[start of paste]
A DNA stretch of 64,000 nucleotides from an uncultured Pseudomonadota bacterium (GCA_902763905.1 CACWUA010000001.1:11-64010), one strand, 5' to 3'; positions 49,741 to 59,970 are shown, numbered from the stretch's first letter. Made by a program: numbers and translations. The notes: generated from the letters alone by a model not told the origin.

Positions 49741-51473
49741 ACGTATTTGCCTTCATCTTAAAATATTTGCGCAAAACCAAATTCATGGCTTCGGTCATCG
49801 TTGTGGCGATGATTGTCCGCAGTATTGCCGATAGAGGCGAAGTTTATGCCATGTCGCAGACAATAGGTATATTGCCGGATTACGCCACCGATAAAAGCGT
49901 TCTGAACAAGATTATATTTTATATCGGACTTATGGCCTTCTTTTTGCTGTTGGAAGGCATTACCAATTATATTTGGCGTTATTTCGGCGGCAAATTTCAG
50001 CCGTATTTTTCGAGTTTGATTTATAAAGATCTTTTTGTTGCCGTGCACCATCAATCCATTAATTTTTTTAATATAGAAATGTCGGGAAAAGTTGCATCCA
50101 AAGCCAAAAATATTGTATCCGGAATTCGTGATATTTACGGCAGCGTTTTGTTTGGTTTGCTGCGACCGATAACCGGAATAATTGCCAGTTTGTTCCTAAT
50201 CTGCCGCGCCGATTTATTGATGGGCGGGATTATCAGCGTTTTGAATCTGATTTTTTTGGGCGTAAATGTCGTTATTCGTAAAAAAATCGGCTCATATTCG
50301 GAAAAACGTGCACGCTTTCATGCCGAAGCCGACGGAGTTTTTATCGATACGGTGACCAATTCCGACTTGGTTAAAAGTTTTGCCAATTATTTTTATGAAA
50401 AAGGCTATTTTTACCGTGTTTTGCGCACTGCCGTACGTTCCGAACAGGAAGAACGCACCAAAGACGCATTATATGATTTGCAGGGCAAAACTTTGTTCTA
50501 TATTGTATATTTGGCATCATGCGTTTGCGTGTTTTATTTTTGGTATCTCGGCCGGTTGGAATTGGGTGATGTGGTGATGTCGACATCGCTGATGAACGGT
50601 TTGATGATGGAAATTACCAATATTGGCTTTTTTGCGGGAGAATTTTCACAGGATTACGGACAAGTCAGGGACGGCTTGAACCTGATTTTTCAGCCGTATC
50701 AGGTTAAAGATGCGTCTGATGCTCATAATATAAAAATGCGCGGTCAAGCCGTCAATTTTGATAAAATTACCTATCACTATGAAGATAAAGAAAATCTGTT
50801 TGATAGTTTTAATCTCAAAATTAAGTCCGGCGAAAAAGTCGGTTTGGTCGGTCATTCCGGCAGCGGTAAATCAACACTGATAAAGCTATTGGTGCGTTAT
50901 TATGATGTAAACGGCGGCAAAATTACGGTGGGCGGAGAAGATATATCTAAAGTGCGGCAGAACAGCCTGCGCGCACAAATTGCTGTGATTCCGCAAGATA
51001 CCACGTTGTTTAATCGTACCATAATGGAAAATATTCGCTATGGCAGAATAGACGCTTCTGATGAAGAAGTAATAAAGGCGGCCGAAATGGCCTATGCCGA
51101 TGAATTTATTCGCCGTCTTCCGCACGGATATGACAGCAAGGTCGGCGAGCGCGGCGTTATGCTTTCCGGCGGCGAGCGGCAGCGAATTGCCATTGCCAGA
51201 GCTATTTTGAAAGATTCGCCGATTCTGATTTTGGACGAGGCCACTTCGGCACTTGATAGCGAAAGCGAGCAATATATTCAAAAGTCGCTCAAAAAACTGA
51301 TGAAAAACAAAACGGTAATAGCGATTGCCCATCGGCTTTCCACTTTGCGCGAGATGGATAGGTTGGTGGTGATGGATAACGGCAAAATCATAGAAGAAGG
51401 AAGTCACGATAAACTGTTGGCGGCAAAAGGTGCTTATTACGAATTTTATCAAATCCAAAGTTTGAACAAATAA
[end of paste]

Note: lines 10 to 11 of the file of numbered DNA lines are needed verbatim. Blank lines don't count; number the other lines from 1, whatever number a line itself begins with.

50401 AAGGCTATTTTTACCGTGTTTTGCGCACTGCCGTACGTTCCGAACAGGAAGAACGCACCAAAGACGCATTATATGATTTGCAGGGCAAAACTTTGTTCTA
50501 TATTGTATATTTGGCATCATGCGTTTGCGTGTTTTATTTTTGGTATCTCGGCCGGTTGGAATTGGGTGATGTGGTGATGTCGACATCGCTGATGAACGGT